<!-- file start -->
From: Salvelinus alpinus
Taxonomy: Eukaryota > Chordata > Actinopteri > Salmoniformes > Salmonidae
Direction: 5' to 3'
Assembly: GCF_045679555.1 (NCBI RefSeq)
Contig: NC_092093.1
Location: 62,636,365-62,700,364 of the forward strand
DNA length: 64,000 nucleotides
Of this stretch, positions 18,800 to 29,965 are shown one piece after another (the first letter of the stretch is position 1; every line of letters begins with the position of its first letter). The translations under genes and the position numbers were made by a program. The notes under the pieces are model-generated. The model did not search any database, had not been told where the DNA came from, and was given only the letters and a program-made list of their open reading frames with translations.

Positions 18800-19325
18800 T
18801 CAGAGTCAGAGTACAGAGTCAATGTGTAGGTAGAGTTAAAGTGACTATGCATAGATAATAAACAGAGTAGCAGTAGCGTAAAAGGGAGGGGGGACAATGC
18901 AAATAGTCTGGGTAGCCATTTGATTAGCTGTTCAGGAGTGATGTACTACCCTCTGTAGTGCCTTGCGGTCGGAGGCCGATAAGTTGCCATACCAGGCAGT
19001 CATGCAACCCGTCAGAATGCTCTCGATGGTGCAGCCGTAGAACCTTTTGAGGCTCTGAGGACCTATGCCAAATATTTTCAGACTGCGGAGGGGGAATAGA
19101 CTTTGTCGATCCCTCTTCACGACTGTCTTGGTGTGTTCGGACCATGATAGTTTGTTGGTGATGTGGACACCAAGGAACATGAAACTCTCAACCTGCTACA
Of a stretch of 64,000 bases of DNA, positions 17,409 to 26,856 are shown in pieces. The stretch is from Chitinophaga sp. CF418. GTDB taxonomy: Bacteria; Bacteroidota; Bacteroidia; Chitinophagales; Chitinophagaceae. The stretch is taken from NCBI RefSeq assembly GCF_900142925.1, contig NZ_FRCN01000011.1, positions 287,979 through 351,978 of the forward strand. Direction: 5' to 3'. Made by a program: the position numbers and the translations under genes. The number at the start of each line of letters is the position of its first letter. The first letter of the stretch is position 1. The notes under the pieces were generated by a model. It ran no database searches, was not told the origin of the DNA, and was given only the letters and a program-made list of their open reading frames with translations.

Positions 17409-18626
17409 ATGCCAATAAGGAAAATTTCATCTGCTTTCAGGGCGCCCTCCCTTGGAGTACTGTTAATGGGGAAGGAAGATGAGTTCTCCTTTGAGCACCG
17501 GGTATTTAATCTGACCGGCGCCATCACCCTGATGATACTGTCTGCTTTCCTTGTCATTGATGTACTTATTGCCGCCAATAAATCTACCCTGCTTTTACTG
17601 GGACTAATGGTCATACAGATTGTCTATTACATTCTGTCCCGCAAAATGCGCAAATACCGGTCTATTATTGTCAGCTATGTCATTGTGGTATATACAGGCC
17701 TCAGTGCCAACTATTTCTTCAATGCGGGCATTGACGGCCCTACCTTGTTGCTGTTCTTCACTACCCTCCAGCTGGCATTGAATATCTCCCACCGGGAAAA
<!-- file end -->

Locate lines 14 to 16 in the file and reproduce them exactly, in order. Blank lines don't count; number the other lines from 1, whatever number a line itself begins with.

19101 CTTTGTCGATCCCTCTTCACGACTGTCTTGGTGTGTTCGGACCATGATAGTTTGTTGGTGATGTGGACACCAAGGAACATGAAACTCTCAACCTGCTACA
Of a stretch of 64,000 bases of DNA, positions 17,409 to 26,856 are shown in pieces. The stretch is from Chitinophaga sp. CF418. GTDB taxonomy: Bacteria; Bacteroidota; Bacteroidia; Chitinophagales; Chitinophagaceae. The stretch is taken from NCBI RefSeq assembly GCF_900142925.1, contig NZ_FRCN01000011.1, positions 287,979 through 351,978 of the forward strand. Direction: 5' to 3'. Made by a program: the position numbers and the translations under genes. The number at the start of each line of letters is the position of its first letter. The first letter of the stretch is position 1. The notes under the pieces were generated by a model. It ran no database searches, was not told the origin of the DNA, and was given only the letters and a program-made list of their open reading frames with translations.

Positions 17409-18626